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GUS VAN SANT has been winning over critics and audiences alike since bursting on the scene with his first widely acclaimed feature, Mala Noche, which won the Los Angeles Film Critics Award for Best Independent/Experimental Feature of 1987.

Drugstore Cowboy, directed and co­written by Van Sant (with Daniel Yost), starred Matt Dillon and Kelly Lynch. It won numerous awards, including the 1989 National Society of Film Critics Award for Best Picture, Best Screenplay and Best Director, the 1989 Pen Literary Award for screenplay adaptation, as well as the 1990 Independent Spirit Award for Best Screenplay.

His next feature, My Own Private Idaho, was a poetic film about the search for family which starred River Phoenix and Keanu Reeves. It won awards for Best Screenplay, Best Actor and Best Music at the Independent Spirit Awards, as well as the Critics' Prize for Best Actor at the Venice Film Festival.

Even Cowgirls Get the Blues followed, a new­age road movie exploring sexual identity and social change. It was adapted by Van Sant from Tom Robbin's magical and much­loved novel and starred Uma Thurman, Lorraine Bracco, Rain Phoenix and John Hurt.

Based on Joyce Maynard's book, Van Sant's most recent picture, To Die For, starred Nicole Kidman as an ambitious small­town television reporter who intimidates some teenagers (Casey Affleck and Joaquin Phoenix) into murdering her husband Matt Dillon. The black comedy won a Golden Globe Award and was screened at the 1995 Cannes and Toronto Film Festivals.

Born in Louisville, Kentucky in 1952, Van Sant traveled around the country with his family. After earning a B.A. at the Rhode Island School of Design, he moved to Hollywood, where he began working with Ken Shapiro, the maker of the cult classic, The Groove Tube. While in Los Angeles, he made a small independent feature (which he later cut to feature length), Alice in Hollywood.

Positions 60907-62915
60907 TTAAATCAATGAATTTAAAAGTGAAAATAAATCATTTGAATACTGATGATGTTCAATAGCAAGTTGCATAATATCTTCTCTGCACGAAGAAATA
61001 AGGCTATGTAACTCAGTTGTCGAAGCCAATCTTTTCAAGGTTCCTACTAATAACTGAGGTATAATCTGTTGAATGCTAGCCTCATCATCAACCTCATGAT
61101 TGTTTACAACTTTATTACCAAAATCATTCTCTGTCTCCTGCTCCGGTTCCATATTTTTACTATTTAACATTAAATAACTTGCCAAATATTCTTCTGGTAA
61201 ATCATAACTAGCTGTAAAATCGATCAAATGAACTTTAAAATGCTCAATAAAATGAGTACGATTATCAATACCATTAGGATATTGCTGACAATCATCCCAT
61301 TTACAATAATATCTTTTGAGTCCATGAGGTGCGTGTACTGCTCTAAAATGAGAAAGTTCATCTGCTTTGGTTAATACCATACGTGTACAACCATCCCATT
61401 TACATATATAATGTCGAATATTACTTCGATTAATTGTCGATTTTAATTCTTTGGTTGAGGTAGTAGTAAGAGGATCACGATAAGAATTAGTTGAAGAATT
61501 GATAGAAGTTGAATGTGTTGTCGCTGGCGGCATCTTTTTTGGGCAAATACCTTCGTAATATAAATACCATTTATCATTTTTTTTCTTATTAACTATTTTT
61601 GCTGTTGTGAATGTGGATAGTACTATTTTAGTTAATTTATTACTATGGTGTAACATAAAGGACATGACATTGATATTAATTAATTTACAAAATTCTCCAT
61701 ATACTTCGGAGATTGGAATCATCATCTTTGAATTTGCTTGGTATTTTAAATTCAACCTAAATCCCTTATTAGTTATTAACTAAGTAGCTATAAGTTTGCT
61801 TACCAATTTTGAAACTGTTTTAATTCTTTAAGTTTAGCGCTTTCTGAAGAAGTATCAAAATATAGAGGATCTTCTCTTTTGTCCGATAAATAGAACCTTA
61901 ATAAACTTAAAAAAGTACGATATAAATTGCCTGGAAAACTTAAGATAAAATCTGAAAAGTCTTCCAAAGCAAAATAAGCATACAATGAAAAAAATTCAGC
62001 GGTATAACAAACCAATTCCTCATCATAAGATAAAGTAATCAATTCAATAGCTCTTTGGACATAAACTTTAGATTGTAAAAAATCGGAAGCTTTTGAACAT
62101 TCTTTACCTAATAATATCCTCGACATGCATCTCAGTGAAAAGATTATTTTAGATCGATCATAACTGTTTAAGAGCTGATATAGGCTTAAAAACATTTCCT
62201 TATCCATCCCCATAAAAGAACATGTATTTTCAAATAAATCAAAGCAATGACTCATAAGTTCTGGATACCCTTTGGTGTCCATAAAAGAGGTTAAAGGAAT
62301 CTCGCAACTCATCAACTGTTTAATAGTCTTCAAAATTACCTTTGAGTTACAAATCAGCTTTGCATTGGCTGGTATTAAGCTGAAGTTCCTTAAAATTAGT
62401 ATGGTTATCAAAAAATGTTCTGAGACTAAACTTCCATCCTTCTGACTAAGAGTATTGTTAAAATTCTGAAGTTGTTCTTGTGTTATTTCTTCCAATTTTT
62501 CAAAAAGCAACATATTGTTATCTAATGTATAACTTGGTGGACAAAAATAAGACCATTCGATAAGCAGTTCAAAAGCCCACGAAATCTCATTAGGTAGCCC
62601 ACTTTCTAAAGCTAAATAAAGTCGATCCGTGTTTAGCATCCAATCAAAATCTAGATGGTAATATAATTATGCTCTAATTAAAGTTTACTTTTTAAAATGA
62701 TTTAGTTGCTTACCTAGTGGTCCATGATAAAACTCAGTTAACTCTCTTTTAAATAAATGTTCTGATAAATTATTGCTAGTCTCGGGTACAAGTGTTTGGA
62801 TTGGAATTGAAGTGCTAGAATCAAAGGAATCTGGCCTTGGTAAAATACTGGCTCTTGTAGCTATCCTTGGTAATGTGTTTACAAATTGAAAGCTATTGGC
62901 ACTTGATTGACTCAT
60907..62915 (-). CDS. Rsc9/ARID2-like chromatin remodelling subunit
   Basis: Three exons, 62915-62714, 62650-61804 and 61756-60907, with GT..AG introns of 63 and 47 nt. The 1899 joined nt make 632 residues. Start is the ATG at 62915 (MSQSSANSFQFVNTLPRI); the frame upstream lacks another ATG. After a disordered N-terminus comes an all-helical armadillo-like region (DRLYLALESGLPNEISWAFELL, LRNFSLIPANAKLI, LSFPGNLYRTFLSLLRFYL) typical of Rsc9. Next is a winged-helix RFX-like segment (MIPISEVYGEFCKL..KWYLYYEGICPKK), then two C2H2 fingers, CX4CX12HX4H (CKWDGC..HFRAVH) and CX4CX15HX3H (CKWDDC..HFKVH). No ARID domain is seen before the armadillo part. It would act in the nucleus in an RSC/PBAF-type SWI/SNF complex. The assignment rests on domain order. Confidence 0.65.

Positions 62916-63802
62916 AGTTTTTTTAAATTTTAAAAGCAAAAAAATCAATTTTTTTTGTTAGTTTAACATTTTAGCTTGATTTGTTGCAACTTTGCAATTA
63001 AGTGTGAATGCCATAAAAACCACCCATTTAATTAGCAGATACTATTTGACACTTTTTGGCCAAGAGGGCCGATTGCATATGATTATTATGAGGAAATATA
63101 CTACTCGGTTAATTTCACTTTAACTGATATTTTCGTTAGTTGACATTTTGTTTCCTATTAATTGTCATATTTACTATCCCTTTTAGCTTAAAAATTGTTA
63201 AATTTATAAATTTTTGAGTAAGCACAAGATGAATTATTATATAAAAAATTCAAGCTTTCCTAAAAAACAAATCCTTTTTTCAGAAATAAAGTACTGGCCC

Since the early 1980's, Gus Van Sant's short films have been winning awards in film festivals around the world. His work includes an adaptation of his literary hero Williams S. Burrough's short story, The Discipline of DE, a deadpan black and white gem which debuted at the New York Film Festival.

Other acclaimed shorts include the darkly personal meditation Five Ways to Kill Yourself and Thanksgiving Prayer, a re­teaming with Burroughs which was exhibited with Derek Jarman's Edward II.

A longtime musician, Van Sant has also directed music videos for such artists as David Bowie, Elton John, Tracy Chapman and the Red Hot Chili Peppers, including the Pepper's award­winning video Under The Bridge.

Early in his career, Van Sant spent the two years in Manhattan creating commercials for a Madison Avenue advertising firm. He then crossed the continent to settle in Portland, Oregon, where he has lived and worked ever since, writing and directing films, shooting commercials and music videos, and, for a brief period, teaching film production at the Northwest Film Center. he has also continued to pursue his other talents ­ painting, photography, and writing. Van Sant published his first book of photography, 108 Portraits (Twelvetrees Press) in 1995 and in the fall of 1997, his first novel, pink, a satire on filmmaking, is being published by Doubleday.


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